An American heart is hurting

My heart is American, born and bred. Red, white and blue blood flows through my body every day. I breathe the air of freedom of expression and often sing patriotic and religious songs learned growing up in the Chicagoland suburbs during the ’50s and ’60s.

Telling the truth, loving my fellow citizens — not just those who agree with my outlook on life — has been a quiet passion of mine for some 68 years.

Law-enforcement officers and courageous military troops — men and women who risk their lives to protect our freedom — are a gift our country provides us every day. I silently say thank you as often as possible for these patriots who willingly, knowingly hit the streets of cities and communities in America and battlefields around the world.

As a white man who grew up on the high side of middle class America, I never feared a confrontation with police. No, my parents pounded into me a respect for law-enforcement encounters. They often warned me — as I left the house with car keys in hand — about having to make a late-night call home to get bailed out of jail. The call would be answered, they promised, but I might still find myself locked up for a night.

I never feared for my life during a traffic stop or feared being confronted by a police officer as I walked or jogged down a street. I never had to plead with police to get a knee off my neck so I could breath the air of freedom; never lost a struggle for life while lying face down on cold, hard pavement, handcuffed and taking my last breath as I called out for my mother. I never lost use of my legs from being shot in the back seven times while trying to get into my car.

What I believe is that Black Lives Matter. I believe the law-enforcement community deserves support, but it needs to be held accountable for how they protect us. Protesters are not the rioters, looters and anarchists setting businesses and buildings ablaze. Those who come out at night under the cover of peaceful demonstrations and create chaos — including gunning down of innocent and unarmed American citizens — should be charged with the crimes they commit and, if convicted in a court of law, serve the time determined by a jury of their peers.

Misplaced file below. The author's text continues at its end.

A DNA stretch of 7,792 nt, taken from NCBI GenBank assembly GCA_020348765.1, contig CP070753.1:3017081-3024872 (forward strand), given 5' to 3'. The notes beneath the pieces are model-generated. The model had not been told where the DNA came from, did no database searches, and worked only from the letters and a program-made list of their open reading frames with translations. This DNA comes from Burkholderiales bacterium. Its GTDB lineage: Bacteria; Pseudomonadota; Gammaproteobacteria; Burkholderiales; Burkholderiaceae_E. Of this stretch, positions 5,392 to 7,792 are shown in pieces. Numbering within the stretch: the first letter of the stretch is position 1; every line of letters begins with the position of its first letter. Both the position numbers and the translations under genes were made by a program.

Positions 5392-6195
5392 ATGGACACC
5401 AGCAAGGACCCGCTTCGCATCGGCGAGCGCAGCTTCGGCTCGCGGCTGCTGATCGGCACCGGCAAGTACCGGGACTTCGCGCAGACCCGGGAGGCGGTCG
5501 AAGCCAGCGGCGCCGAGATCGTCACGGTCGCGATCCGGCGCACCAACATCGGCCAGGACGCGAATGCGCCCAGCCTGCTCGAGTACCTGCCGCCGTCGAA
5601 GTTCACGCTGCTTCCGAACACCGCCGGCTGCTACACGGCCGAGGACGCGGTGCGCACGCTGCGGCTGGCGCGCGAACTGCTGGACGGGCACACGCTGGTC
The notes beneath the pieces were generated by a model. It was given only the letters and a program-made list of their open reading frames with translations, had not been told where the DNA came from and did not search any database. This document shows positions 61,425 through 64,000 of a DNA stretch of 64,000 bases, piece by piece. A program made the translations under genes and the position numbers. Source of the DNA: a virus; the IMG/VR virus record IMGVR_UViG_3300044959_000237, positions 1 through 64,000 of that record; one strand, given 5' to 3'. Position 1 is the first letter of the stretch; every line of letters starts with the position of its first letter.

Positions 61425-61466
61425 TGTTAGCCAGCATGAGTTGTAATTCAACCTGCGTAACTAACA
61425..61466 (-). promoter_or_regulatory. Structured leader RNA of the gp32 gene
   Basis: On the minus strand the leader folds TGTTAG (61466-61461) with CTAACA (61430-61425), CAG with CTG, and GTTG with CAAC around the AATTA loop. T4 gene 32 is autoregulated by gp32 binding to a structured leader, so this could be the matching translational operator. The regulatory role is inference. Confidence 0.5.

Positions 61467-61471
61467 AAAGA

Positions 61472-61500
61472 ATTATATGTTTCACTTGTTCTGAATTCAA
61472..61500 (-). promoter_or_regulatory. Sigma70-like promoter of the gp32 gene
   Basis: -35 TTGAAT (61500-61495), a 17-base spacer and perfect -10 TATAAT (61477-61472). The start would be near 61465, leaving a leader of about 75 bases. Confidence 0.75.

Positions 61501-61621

If all my years spent reading American history is correct, the Founding Fathers expected the haves to support the have-nots. They believed our republic and democracy was a great idea, but it would need nurturing, tweaking over the years so that the core of what we fought for — that “all men are created equal” — would be true across the country at every point along the road from 1776.

Democracy is not riding through streets of a beach community while toting assault rifles and shouting profanities at unsuspecting people. Democracy is not screaming in the face of a store employee about your “rights are being violated” when you were stopped for not wearing a mask to help slow the spread of a killer coronavirus.

Democracy is not telling this old man whose love of country knows no bounds that it’s either your way or the highway, because as much as it would pain me, I would renew my passport and leave a country that no longer respects my freedom to respectfully disagree — without using guns or angry words — with other points of view about the American way.

Yes, today my love of country is on life-support.

Our common cause — sharing the gift handed us at birth by a divine force we struggle mightily to understand — is being ripped apart. A government needed to move America toward a quality life for all men and women has devolved into candidates feverishly throwing sensibility and respectability onto the trash heap of political campaigns.

Ideas on how to govern, plans for improving the quality of life for all people have been replaced with personal attacks on political foes. Campaign ads are littered with lies, all a desperate attempt to scare people into voting for someone who seems less frightening.